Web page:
Taking a year off work…

I am? No way!! I am SO excited.

Ummm…wrong. There’s zero chance of this happening. The person who mentioned they’d heard I was taking a year off had been mis-informed. Or they’d read too much into one of my recent posts. Turns out it was the latter.

A couple of weeks ago I was at a dinner with about forty of my “colleagues”. They get quotation marks because most of these people are senior members of the Big International Firm (BIF) where I work. So in theory I was at dinner with forty of my bosses.

One of them happens to be a Facebook friend (we can talk about the wisdom of this some other time) and therefore sees this blog. Given that he’d asked about my taking a year off before I’d even had the meeting in Central Park A, his assumption stemmed from my 11th of December entry where all I said was “… over the course of the next year, I’m going to buy my life back.”

That someone at BIF would read that and think, ‘well, the only way that’s possible is to take a year off’ tells you all you need to know about my employer.

Lots of people at BIF want their life back. Unfortunately, quitting, being fired or taking time off to go get an MBA are pretty much the only options available. It’s just one of those all-or-nothing workplaces.

After I’d replied to my dinner companion that no, he was mistaken, I sat there thinking wouldn’t it be fantastic if I were. If I had the money to do this and if no-one stole my job while I was out.

But just to be clear Counting Zeros is not the year-long account of how I saved enough money to quit my job or found the cash and the confidence to take a year off from it.

Counting Zeros is a much bigger game and it has longer term horizons.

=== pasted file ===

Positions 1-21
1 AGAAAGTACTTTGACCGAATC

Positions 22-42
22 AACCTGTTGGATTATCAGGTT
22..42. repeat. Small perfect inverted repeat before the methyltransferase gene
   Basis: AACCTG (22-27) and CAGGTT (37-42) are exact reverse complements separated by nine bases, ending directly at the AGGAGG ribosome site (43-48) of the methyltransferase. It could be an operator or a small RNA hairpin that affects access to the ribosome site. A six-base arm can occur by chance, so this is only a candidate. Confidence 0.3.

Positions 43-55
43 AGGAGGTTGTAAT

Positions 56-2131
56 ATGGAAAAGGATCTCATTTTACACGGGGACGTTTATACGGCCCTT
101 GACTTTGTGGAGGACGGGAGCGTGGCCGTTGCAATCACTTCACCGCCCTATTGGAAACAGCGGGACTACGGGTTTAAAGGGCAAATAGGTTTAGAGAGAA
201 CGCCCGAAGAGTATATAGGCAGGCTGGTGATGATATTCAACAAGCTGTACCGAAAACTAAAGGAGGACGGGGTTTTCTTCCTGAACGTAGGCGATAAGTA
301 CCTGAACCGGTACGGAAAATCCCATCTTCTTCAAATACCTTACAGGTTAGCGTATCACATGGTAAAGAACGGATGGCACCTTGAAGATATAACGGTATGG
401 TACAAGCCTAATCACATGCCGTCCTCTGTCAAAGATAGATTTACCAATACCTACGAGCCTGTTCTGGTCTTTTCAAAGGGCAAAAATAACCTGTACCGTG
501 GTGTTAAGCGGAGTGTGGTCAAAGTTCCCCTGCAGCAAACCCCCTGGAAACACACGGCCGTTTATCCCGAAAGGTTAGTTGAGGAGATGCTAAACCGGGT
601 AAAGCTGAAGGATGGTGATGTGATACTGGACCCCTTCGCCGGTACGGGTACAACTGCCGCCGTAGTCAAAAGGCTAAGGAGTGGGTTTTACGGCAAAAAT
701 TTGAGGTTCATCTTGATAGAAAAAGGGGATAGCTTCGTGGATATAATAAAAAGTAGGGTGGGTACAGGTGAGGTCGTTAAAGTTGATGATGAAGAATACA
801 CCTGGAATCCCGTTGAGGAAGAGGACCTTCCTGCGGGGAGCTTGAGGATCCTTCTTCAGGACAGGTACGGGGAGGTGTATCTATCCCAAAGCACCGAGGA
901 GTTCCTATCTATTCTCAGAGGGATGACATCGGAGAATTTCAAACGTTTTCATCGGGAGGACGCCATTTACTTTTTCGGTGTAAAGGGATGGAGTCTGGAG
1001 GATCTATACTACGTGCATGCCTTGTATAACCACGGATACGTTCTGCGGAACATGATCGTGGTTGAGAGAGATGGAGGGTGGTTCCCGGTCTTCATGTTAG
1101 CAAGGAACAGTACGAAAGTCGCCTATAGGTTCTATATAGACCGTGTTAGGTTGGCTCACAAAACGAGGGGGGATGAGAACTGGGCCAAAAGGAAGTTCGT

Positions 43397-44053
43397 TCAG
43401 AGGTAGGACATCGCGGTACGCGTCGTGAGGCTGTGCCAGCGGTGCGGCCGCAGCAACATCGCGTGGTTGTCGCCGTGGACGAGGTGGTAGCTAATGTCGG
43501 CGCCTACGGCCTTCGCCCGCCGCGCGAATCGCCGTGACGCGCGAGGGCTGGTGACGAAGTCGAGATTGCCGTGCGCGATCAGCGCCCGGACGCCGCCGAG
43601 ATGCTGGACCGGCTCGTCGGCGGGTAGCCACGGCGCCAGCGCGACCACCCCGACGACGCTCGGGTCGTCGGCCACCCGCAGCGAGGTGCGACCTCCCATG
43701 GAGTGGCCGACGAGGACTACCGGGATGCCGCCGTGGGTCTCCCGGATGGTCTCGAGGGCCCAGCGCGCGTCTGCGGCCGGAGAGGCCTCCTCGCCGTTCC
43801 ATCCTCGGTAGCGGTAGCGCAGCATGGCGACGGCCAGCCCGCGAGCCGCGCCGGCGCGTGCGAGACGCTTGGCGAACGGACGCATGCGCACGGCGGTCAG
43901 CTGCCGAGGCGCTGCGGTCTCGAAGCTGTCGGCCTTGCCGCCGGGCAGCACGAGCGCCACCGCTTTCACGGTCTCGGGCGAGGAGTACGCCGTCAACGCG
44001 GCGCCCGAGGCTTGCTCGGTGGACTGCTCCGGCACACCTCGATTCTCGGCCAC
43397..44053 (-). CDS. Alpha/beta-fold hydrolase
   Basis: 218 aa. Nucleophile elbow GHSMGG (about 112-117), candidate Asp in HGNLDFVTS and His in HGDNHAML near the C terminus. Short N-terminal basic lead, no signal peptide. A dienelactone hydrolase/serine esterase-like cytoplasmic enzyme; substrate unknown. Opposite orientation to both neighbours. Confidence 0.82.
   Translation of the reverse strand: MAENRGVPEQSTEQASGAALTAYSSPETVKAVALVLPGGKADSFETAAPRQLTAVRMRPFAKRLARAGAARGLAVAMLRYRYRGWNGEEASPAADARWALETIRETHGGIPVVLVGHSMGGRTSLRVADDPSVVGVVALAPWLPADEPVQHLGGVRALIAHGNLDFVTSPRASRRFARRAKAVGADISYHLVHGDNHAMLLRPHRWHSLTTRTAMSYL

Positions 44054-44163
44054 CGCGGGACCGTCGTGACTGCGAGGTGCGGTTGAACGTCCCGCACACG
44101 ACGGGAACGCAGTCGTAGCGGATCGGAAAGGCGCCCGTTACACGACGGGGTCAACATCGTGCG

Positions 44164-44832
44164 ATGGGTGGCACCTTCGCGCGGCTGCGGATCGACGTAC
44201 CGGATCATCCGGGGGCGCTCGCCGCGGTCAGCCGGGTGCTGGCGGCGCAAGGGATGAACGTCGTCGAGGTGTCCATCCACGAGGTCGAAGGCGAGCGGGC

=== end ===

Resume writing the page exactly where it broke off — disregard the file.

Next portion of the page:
The plan is to fix my whole life! by facing my financial fuckwittery.

And for everyone out there who might respond that money isn’t everything, I’d argue that it certainly interferes with just about everything.

My aim is to overcome some deeply entrenched habits which taken together make me a fool and a slave to my financial incompetence. I’m talking about severe avoidance when it comes to opening my post (or ‘the mail’ as we say in the US), claiming my expenses, remembering which bank accounts I use for what reason never mind where I hid the passwords to each. And I’m talking about deeper issues, beyond creating general chaos around how I manage my money — like how I spend it, how I give my money away and how I earn it in the first place.

To achieve my wild (and currently, vague) ambitions I’m taking myself through a 52-week experiment to see if I can’t re-wire some of my worst habits, deepest fears and weirdest circular thoughts. There are 3 basic materials designed to help me do this: 

A pack of playing cards

A special set of ground rules

And this blog

… the details of each of these shall be unveiled on New Year’s Day in the last of this series pre-game installments. And for all of you out there who like the idea of getting more in control of money in order to become less dependent on it, count yourself officially invited to play along with me.


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